Many farmers will be forced to sell land as they will not be able to afford a planned new residential zoned land tax (RZLT) announced by the Government last year, the IFA has warned.
The IFA also raised fears that local authorities in the future will acquire lands by Compulsory Purchase Order (CPO) at discounted rates.
In a submission to Government on the tax, the IFA said that while it was fully aware of the housing challenges, it strongly opposes the inclusion of land that forms an integral part of existing farm operations.
It said this was particularly the case where the zoned status of the land was provided without any explicit consent, action or intent of the part of the land owner.
“Farmers hold land to farm, not hoard it as an investment — demonstrated by strong inter-generational transfer and limited volumes traded annually,” it said.
“Thousands of farmers have land being encroached upon by towns and villages around Ireland that may be both zoned residential and serviced, and in many cases, the farmer is unaware of the zoned status of their farm land and their potential liability to the new tax.”
The IFA suggested that local authorities must get explicit consent of the farmer to zone the land for residential development before exposing them to what it called a “serious tax liability”.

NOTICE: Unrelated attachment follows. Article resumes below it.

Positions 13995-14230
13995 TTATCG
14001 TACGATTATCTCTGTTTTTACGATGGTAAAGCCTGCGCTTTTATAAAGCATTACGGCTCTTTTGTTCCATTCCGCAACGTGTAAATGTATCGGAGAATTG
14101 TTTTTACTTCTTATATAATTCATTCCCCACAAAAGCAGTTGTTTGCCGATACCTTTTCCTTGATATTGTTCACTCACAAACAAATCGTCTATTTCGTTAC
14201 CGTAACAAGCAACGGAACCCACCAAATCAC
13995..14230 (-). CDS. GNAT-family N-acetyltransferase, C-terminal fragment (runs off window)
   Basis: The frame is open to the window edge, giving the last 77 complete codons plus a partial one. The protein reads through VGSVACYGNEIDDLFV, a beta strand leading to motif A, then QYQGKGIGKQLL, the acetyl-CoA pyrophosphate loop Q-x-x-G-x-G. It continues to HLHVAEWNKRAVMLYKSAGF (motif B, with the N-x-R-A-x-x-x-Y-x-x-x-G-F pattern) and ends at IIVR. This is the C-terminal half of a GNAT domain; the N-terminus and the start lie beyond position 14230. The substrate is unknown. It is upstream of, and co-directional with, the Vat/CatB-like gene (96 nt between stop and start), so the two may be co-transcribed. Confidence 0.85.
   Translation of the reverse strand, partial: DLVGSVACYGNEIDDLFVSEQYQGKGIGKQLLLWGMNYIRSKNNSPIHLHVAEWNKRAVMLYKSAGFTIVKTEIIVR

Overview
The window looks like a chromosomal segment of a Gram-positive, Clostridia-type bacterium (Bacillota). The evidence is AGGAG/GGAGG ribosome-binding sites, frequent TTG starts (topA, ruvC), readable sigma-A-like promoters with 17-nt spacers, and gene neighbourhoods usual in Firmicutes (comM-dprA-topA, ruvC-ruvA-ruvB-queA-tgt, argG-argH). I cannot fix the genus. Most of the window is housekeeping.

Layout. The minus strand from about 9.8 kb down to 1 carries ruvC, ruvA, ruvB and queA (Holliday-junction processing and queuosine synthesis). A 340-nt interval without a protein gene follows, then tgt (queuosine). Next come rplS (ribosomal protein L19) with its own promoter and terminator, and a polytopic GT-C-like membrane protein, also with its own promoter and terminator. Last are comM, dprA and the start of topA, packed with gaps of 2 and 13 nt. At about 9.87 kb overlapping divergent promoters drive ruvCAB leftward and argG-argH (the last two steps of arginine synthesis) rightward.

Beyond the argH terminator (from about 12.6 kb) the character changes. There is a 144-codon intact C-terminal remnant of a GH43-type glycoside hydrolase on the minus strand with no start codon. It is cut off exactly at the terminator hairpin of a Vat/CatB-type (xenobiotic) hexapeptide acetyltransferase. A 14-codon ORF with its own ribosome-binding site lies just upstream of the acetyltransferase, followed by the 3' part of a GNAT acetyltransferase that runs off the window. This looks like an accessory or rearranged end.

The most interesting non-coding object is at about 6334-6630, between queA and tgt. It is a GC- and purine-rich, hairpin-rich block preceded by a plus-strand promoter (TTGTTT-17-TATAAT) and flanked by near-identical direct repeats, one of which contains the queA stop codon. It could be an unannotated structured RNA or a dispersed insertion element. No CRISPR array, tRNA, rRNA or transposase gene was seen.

It also said the practice of “hiding a zoning change proposal in plain sight” is disingenuous and takes advantage of people not directly involved in, or aware of land development — typically small family farmers — and must stop.
“A right to be unzoned”, the IFA said, must be secured, especially near smaller urban centres with less housing pressures.
It is also demanding a legislative clause that such lands cannot be subsequently acquired by local authorities by CPO.
“This needs to be explicitly provided for in the legislation,” the IFA said. “There are significant concerns among farmers that if they wish to continue farming, and get their zoned lands de-zoned, local authorities will subsequently acquire lands by CPO at discounted rates — ie, agricultural rates rather than zoned land rates — to their economic disadvantage.
“The inequitable reality, as it stands, is that many farmers will be forced to sell owned land as they will not be able to afford the annual RZLT.”